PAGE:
Miami-Dade Mayor Carlos Gimenez wants to trim the county’s budget just a little. (Photo credit: Peter Andrew Bosch/Miami Herald)
Following disclosure of the new Miami-Dade County budget that could slice some 600 police department jobs, the head of the police union is making dire predictions about public security.
Mayor Carlos Gimenez’s $6.2 billion budget request for 2014-2015 has some $64 million in cuts to various areas of the department. The proposed cuts, made public Tuesday, have some law enforcement professionals issuing stern warnings to the public.
“If the mayor’s not going to provide security, then my recommendation, as an experienced law enforcement officer for nearly 40 years, is either buy yourself an attack dog, put bars on your windows and doors and get yourself some firearms because you’re going to have to protect yourselves,” said John Rivera, president of the Miami-Dade Police Benevolent Association, to WSVN news.
The reason for the increase in self-reliance for Miami-Dade County residents concerned about their protection, Rivera said, is that, “We won’t be able to.”
The Miami-Dade Police Department is the largest local law enforcement department in the state, and one of the ten largest in the nation, tasked with serving some 2.5 million persons. The mayor’s 21-page police budget would institute a number of wide reaching cuts department wide.
Several specialized units including the Incident Management Team, Sport Unit, Tactical Narcotics Team, and one of the three Special Response Teams in the city would be disbanded. The department would be forced to shutter one of its nine stations, specifically the Midwest District Station, as well as closing the Corrections Department’s “Boot Camp” rehabilitation program for young inmates.
Almost every division in the department, with the exception of the current 45 administrative leadership positions, would lose personnel. This ranges from four officers cut from Community and Youth Outreach to 17 domestic violence investigator positions eliminated in the Special Victims Bureau, responsible for following up on allegations of child abuse.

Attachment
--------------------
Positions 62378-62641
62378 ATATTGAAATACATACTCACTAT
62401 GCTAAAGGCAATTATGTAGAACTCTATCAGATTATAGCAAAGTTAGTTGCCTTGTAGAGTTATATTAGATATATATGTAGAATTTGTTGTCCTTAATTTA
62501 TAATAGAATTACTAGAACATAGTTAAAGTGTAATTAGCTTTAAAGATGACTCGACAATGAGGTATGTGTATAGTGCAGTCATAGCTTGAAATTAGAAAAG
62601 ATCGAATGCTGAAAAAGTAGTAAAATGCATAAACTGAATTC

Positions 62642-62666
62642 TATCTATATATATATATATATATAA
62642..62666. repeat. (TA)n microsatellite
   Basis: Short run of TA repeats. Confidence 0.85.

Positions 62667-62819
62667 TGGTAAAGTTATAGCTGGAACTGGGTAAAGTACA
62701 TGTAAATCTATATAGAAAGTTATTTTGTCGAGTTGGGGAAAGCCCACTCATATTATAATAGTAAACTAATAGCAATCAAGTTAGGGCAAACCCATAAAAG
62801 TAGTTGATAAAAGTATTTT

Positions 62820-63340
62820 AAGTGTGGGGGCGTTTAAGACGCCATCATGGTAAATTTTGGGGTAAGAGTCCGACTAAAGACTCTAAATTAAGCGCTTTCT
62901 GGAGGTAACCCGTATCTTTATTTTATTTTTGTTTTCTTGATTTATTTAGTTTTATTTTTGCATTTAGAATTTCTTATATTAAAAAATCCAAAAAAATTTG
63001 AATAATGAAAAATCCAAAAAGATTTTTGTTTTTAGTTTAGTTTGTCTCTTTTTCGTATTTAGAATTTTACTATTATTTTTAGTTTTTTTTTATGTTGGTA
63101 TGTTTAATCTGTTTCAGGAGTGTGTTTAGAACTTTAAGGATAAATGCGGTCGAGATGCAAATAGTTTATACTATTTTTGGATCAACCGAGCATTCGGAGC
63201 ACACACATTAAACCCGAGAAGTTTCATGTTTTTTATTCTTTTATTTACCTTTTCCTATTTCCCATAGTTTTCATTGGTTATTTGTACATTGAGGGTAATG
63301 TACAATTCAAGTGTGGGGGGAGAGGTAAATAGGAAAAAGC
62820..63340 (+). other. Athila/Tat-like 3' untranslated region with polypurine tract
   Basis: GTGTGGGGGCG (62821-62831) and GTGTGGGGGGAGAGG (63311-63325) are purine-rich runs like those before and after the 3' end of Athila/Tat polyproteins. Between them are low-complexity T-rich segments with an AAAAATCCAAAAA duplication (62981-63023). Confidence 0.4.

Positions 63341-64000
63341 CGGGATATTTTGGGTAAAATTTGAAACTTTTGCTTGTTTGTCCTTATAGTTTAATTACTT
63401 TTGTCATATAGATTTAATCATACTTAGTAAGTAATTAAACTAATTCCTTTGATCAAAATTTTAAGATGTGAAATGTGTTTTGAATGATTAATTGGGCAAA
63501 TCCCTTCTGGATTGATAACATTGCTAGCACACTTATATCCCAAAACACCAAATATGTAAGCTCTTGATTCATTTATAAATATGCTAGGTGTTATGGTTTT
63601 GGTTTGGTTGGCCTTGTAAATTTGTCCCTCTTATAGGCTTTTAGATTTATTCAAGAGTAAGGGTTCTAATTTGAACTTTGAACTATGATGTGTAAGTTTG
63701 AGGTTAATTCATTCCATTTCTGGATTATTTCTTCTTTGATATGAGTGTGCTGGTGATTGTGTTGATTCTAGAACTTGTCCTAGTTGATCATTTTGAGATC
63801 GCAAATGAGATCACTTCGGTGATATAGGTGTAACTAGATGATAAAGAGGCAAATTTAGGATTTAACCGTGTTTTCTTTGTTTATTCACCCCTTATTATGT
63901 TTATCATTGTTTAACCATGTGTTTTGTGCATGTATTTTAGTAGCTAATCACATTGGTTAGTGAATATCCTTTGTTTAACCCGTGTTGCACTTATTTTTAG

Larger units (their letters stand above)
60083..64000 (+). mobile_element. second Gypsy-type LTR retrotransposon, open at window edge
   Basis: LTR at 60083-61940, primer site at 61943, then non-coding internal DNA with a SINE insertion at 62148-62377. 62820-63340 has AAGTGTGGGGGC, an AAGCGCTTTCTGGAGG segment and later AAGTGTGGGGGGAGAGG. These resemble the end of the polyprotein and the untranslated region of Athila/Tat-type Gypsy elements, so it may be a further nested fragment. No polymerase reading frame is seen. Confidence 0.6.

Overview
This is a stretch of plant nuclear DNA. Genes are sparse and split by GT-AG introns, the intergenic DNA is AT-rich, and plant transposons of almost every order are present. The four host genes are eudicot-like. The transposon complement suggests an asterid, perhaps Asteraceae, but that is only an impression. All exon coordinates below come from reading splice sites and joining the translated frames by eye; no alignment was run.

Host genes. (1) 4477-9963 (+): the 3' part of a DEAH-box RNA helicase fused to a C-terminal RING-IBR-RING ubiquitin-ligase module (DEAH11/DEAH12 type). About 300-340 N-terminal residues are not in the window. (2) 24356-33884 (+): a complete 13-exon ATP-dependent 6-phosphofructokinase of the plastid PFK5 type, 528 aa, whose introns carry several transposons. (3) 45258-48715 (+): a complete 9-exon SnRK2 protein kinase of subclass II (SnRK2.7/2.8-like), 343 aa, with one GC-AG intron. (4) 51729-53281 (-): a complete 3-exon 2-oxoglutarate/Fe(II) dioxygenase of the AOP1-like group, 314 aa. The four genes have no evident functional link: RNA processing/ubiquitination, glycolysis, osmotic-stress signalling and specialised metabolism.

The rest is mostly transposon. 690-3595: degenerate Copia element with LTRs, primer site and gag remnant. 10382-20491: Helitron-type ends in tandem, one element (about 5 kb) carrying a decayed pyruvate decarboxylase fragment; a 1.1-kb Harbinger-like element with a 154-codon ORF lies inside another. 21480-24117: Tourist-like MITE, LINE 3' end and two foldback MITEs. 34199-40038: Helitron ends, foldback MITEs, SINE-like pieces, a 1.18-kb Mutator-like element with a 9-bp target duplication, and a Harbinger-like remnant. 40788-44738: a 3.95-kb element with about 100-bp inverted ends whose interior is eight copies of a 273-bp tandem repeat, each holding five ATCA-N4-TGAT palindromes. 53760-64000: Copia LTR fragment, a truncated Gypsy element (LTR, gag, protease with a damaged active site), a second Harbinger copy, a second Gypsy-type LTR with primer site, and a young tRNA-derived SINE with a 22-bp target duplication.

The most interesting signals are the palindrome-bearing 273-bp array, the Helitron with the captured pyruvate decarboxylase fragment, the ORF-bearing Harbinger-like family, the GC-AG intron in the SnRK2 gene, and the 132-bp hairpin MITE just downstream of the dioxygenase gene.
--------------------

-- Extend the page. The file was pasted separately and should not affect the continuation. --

In all, some 228 sworn positions and 57 civilian staff would be eliminated. A further 316 current vacancies would likewise not be filled, and with the freeze in hiring, some 50 officer candidate spots would be trimmed from the police academy.
John Rivera, president of the Miami-Dade Police Benevolent Association. (Photo credit: MD-PBA)
The warnings by Rivera echo’s similar remarks made by Detroit Police Chief James Craig following widespread defensive gun use in that city by armed citizens and concealed carry holders.
“There’s a number of CPL holders running around the city of Detroit. I think it acts as a deterrent,” explained Craig, who made the comments on a local radio show last December and has since stuck by them. “Good Americans with CPLs translates into crime reduction,” Craig said.
Florida, as of June 30, has 1,281,073 concealed firearms permits issued to its residents, more than any other state in the country. Further, a record number of pro-gun bills were signed into law by Gov. Rick Scott in this legislative session.
However, all may not be lost in Miami-Dade’s latest budget battle.
Mayor Carlos Gimenez is proposing a plan of concessions from labor unions to include a 15 percent reduction in healthcare costs, mixed with a series of millage rate adjustments, which he contends will stay police layoffs.
“If we were to keep the same millage rates, and were successful in our negotiations, we could potentially restore all budgeted sworn positions in the police department,” wrote the mayor in a message accompanying the proposed budget.
The budget is set for discussion with the city council and would take effect Oct. 1.
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